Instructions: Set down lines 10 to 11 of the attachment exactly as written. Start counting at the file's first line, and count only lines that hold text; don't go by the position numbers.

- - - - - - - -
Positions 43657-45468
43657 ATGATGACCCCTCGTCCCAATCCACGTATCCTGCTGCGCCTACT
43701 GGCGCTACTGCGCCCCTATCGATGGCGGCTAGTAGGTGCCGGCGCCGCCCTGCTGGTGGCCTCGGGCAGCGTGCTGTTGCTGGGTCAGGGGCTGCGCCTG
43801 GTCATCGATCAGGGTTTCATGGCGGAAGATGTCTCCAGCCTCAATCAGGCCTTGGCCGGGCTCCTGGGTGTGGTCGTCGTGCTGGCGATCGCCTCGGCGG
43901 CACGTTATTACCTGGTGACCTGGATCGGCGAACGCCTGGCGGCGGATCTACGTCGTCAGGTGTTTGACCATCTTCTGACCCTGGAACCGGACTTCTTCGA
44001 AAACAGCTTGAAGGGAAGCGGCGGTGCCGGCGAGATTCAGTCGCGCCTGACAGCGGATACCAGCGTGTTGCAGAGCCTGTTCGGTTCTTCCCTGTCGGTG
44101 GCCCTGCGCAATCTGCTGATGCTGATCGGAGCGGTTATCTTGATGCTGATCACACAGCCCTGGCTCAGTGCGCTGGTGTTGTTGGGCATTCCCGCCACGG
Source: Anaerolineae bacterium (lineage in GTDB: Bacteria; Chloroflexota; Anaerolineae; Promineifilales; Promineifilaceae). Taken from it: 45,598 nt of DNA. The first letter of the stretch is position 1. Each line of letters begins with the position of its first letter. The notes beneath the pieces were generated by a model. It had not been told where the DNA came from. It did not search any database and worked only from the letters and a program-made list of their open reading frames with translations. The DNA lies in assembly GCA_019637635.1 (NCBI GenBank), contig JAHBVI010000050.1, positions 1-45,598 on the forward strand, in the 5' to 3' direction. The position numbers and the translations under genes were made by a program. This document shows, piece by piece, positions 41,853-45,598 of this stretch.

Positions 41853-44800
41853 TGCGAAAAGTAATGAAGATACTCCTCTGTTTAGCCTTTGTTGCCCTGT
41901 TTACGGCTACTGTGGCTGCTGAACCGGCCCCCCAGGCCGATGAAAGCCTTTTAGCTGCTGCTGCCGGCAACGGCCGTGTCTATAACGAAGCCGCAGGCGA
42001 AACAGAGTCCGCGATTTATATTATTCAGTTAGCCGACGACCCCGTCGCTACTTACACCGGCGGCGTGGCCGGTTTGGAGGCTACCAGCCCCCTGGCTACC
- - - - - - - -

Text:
41853 TGCGAAAAGTAATGAAGATACTCCTCTGTTTAGCCTTTGTTGCCCTGT
41901 TTACGGCTACTGTGGCTGCTGAACCGGCCCCCCAGGCCGATGAAAGCCTTTTAGCTGCTGCTGCCGGCAACGGCCGTGTCTATAACGAAGCCGCAGGCGA